Weiss wrote the original music for Cox’s play “Prove It On Me,” which had the opportunity to be produced by a Hollywood Theatre. However, the two decided the show deserved a bigger venue and set about searching for a nonprofit to help with fiscal sponsorship of the production, but found there was no organization whose purpose was to support women in the performing arts.

“When Dee Jae gets an idea to do something, there’s no stopping her,” Weiss said. “We both care very deeply about women having a platform so their voices are heard.”

Wheating has been on the board of directors for the LAWTP several years and been involved in several shows and events.

“She reached out to women who are under appreciated in theater for lighting, directing, writing, so everything was structured so that it had to be women,” Wheating said. “It’s been wonderful.”

This past September, Cox set her sights on the radio airwaves with her new show California Woman 411.  Cox’s show is a one-hour live broadcast that features women in the California community in the areas of the Arts, Business and Politics and specifically addresses topics that are of interest to women both nationally and locally. This isn’t the first time Cox has worked with radio. She used to do commercials for the Armed Forces Network while in the Army.

However, this is her first show.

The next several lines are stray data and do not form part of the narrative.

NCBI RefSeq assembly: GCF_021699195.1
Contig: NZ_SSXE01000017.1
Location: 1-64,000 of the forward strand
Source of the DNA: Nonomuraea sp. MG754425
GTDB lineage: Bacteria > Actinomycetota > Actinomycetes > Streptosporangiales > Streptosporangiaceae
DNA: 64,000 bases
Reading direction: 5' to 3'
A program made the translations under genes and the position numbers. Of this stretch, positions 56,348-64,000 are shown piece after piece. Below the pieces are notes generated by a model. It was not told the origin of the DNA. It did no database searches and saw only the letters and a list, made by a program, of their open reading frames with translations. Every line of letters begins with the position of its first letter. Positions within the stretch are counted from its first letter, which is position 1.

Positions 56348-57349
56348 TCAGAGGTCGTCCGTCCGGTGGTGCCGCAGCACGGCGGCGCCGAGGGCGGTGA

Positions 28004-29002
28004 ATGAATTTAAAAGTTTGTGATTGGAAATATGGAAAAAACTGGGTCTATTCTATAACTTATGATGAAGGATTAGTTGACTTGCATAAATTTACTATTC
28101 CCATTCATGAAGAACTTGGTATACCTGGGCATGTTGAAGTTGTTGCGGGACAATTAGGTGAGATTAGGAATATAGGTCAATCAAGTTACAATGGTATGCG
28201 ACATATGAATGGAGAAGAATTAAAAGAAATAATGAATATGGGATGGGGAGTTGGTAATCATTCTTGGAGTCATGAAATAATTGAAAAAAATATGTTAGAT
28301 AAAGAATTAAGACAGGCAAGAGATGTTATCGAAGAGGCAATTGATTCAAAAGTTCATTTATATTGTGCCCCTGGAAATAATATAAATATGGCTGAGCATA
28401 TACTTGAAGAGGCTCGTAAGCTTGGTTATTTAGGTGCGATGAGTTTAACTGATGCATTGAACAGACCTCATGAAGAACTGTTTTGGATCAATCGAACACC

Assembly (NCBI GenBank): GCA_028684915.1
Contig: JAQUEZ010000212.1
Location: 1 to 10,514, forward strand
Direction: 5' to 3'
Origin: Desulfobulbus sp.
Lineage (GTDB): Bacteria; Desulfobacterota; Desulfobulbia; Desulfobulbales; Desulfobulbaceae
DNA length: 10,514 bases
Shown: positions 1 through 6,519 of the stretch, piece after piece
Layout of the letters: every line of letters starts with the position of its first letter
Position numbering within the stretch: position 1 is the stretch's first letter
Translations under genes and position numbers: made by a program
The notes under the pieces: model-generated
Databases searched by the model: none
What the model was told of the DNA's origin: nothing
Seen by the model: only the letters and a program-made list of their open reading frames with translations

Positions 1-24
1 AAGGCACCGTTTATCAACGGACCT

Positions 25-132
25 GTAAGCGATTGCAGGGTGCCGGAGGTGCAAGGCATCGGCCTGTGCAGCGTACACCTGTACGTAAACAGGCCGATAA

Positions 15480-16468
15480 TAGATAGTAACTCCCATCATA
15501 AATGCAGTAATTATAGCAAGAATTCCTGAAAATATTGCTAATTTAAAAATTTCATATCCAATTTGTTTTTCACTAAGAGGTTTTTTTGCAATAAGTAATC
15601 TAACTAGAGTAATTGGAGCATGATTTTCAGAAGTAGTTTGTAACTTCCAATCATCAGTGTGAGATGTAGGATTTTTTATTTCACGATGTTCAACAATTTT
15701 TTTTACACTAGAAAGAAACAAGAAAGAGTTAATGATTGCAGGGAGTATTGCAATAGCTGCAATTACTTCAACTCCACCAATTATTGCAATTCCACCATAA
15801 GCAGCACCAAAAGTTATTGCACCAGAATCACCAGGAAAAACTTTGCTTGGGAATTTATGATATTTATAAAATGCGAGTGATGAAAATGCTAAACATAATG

The radio show is an extension of Cox’s mission with the LAWTP. She said she sees it as a way to give women a voice, and give them some perspective on topics that are important to them.

“It feels so natural to be doing this,” Cox said. “I love it. I get to interview women who lead and inspire and talk about topics that effect women most.”

Cox has had the opportunity to speak with many women who are influential in the Los Angeles and Palms Springs area like women CEO’s, filmmakers, politicians, and women involved in theater and the arts.

“What has resonated most with me is their passion for what they do,” Cox said. “I think it takes a lot of passion and commitment for anyone to succeed, but for women who have additional barriers in place simply because of their gender, their determination is what resonates most.”

Weiss, the producer for the show, works behind the scenes with Cox on the show especially on commercials and helping to make sure things run smoothly, since she has her own experience working for a radio station.

“I love it,” Weiss said. “It feels very empowering to be the producer for CA Woman 411 and the co-founder of the LAWTP.”

Weiss had only positive things to say regarding Cox’s inspiration on the two organizations and the meaning behind them.

“She cares very deeply about women having a platform so their voices are heard,” Weiss said. “Dee Jae is a very inclusive woman who is not about competition, but about the unity and empowerment of women.”

While Cox knows that big strides have been made towards more gender equality, she believes that there is a lot of work to be done.

“A lot of women like to believe that ‘we’ve come a long way baby’, and that our fight for equality is over, but it’s not,” Cox said.  “Look at the low percentages of women in Congress, top executive positions and in the arts.  And look at how women are still portrayed in commercials and advertising.  These are clear signs that we have work to do.”